Quantcast
Environmental News for a Healthier Planet and Life

Fake News From the Garden: 5 Plant Myths Debunked

Food
Pixabay

By Brian Barth

Did you know that you can tell the sex of a bell pepper by how many bumps it has on its bottom?


Actually, you can't. But lately, plenty of Internet memes on Pinterest and elsewhere suggest that you can. The problem with this claim is that bell peppers are not male or female. Botanically, it's a meaningless statement. The flowers of some plants can be classified as male or female, but peppers are not one of those plants—their flowers have both male and female parts.

There are actually quite a few garden myths floating around out there. Let's deflate a few.

You might have seen this meme floating around the Internet. It's not true.

Droopy Plants Just Need Some Water

This is certainly logical, and it's often true. But several other things can cause wilting, including disease and insects or rodents gnawing on the stem. Better to stick your finger in the soil first to make sure it's actually dry before inundating a droopy plant with water. If disease is making the leaves wilt, excessive water will only make it worse.

When Planting a Tree, the Bigger the Hole the Better

Tree planting instructions often say to dig the planting hole twice as wide and deep as the root-ball. This is hogwash, and can actually shorten the life of the tree. If you loosen the soil under the root ball, the tree will slowly sink as the soil settles, causing the base of the trunk to be below grade — a sure-fire way to end up with fungal diseases. Make sure the rootball is on firm soil when you plant. You can dig a wide hole if you want, but this, too, is unnecessary.

Pine Needles Acidify the Soil

A number of popular garden plants, including blueberries, rhododendron, azalea, and gardenia, grow poorly unless the pH of the soil is fairly acidic (they like a pH in the 4.5-5.5 range). Some parts of the country have naturally acidic soil, especially in high rainfall areas like the Deep South. Perhaps because there are so many pine trees in the Deep South, the notion that easily available pine needles can be mixed into the soil to lower the pH took root. But it's baseless.

Bloom Booster Fertilizers Make More Flowers

On the garden center shelf, you'll find many fertilizers, both organic and synthetic, claiming to promote bigger and more bountiful blooms. These products are invariably high in phosphorus, which does have an indirect relationship to flowering but is just one of many things that a plant needs to flower profusely. Furthermore, phosphorus-deficient soils are rare, and adding more phosphorus to soils that already have plenty has no impact on your plant's flowers. Excess phosphorus is a pollutant, however, and if your plants aren't absorbing it from the soil it will likely end up in the nearest waterway.

Reposted with permission from our media associate Modern Farmer.

EcoWatch Daily Newsletter

Deserted view of NH24 near Akshardham Temple on day nine of the 21-day nationwide lockdown to curb the spread of coronavirus on April 2, 2020 in New Delhi, India. Raj K Raj / Hindustan Times via Getty Images

India is home to 21 of the world's 30 most polluted cities, but recently air pollution levels have started to drop dramatically as the second-most populated nation endures the second week of a 21-day lockdown amidst coronavirus fears, according to The Weather Channel.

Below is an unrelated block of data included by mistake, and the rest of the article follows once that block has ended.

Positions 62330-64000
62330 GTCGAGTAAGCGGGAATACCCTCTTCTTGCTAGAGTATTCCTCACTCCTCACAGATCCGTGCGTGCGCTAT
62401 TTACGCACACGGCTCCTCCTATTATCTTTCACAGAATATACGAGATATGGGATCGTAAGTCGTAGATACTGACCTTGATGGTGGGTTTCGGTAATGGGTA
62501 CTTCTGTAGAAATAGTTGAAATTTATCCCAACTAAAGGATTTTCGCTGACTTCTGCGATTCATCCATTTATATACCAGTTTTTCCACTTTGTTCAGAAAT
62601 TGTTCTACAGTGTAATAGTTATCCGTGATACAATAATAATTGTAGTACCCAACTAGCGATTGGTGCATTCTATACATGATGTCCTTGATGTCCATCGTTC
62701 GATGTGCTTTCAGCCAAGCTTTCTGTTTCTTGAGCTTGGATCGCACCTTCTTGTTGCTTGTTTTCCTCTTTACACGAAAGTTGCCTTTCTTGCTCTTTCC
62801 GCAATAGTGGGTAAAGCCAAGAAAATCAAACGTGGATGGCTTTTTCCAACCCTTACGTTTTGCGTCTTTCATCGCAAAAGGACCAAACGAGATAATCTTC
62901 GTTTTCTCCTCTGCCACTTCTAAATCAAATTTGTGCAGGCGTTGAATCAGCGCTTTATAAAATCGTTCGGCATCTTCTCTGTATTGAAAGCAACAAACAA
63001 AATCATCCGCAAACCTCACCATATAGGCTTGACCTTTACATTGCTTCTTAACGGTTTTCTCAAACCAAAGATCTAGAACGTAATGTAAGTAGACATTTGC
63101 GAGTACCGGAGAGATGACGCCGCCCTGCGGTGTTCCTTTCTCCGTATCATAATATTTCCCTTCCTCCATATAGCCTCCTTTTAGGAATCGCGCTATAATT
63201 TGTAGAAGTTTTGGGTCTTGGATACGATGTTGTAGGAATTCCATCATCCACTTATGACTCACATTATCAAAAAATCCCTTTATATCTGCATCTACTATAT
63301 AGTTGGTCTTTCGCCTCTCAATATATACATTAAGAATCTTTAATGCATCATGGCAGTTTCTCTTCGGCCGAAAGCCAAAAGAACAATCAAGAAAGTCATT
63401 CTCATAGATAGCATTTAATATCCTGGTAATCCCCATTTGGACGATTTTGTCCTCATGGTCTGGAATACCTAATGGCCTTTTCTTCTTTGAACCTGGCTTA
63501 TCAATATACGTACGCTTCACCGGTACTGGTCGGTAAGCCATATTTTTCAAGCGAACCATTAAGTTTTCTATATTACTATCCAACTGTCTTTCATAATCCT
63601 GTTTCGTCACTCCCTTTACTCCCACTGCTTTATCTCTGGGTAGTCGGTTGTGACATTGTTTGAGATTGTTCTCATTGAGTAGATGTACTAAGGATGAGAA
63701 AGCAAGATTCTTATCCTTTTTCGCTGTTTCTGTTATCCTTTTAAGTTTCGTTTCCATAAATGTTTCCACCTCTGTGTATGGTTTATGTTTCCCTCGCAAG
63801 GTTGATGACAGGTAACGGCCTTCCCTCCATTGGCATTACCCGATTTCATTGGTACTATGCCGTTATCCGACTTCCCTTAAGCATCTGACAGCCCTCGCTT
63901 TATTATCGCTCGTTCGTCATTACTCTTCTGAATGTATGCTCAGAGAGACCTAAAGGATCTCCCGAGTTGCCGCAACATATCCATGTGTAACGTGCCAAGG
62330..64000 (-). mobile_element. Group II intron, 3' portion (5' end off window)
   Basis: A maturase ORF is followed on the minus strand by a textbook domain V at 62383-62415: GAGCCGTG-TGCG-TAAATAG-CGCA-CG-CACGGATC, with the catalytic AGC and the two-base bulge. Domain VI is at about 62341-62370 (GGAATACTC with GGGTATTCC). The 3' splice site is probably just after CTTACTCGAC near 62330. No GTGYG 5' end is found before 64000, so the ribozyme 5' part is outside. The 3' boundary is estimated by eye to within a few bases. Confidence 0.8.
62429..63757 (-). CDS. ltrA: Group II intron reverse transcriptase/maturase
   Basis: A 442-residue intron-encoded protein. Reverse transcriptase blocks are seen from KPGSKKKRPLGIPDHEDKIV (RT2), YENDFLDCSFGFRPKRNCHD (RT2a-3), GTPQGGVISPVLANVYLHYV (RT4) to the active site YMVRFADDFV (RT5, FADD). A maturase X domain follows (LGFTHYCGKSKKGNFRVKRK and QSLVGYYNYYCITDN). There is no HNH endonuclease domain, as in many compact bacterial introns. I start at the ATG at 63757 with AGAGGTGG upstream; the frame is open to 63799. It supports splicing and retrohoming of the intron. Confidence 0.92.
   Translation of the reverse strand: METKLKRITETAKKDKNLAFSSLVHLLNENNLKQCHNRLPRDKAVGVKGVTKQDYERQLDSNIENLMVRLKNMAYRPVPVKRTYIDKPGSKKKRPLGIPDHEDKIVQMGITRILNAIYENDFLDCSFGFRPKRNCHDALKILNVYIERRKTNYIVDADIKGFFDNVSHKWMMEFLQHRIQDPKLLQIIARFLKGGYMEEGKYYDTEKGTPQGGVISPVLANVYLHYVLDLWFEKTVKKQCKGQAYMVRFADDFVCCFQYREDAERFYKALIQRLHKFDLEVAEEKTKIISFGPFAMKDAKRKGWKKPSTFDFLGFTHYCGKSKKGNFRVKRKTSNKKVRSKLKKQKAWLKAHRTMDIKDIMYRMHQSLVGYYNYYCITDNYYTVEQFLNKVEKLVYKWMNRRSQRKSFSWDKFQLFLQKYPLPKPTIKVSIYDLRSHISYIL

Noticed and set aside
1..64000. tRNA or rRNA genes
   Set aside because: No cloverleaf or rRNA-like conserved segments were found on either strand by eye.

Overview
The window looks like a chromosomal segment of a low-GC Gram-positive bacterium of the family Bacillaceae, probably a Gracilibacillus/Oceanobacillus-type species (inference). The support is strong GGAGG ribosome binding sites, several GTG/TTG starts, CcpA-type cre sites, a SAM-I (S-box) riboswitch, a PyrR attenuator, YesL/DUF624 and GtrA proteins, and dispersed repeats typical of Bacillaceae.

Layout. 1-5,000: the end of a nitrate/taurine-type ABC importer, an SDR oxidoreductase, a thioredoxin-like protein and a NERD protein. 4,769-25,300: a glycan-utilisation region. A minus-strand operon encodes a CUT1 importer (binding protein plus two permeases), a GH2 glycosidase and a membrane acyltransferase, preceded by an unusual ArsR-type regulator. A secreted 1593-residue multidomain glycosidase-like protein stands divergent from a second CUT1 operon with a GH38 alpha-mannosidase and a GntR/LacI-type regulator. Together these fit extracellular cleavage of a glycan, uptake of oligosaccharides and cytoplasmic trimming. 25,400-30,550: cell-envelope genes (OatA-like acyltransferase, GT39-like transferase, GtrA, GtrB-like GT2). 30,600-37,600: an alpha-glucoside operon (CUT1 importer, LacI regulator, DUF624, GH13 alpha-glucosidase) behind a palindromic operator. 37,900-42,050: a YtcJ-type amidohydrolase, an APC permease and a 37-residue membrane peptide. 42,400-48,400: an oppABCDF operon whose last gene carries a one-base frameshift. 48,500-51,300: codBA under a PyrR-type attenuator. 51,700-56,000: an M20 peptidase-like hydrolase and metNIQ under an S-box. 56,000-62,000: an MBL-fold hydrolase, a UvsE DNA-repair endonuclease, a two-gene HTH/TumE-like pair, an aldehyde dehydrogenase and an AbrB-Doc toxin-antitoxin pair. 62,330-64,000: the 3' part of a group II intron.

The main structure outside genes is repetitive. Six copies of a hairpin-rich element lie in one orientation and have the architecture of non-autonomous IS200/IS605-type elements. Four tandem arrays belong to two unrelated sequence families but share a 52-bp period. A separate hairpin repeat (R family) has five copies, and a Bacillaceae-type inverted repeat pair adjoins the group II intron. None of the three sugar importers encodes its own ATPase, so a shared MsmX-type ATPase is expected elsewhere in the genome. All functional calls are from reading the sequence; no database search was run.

Read More Show Less
A Unicef social mobilizer uses a speaker as she carries out public health awareness to prevent the spread and detect the symptoms of the COVID-19 coronavirus by UNICEF at Mangateen IDP camp in Juba, South Sudan on April 2. ALEX MCBRIDE / AFP / Getty Images

By Eddie Ndopu

  • South Africa is ground zero for the coronavirus pandemic in Africa.
  • Its townships are typical of high-density neighbourhoods across the continent where self-isolation will be extremely challenging.
  • The failure to eradicate extreme poverty is a threat beyond the countries in question.
Read More Show Less
Sponsored
The outside of the Food and Drug Administration headquarters in White Oak, Md. on Nov. 9, 2015. Al Drago / CQ Roll Call

The U.S. Food and Drug Administration has approved the use of two malarial drugs to treat and prevent COVID-19, the respiratory infection caused by the SARS-CoV-2 coronavirus, despite only anecdotal evidence that either is proven effective in treating or slowing the progression of the disease in seriously ill patients.

Read More Show Less
Some speculate that the dissemination of the Antarctic beeches or Nothofagus moorei (seen above in Australia) dates to the time when Antarctica, Australia and South America were connected. Auscape / Universal Images Group / Getty Images

A team of scientists drilled into the ground near the South Pole to discover forest and fossils from the Cretaceous nearly 90 million years ago, which is the time when dinosaurs roamed the Earth, as the BBC reported.

Read More Show Less
The recovery of elephant seals is one of the "signs of hope" that scientists say show the oceans can recover swiftly if we let them. NOAA / CC BY 2.0

The challenges facing the world's oceans are well known: plastic pollution could crowd out fish by 2050, and the climate crisis could wipe out coral reefs by 2100.

Read More Show Less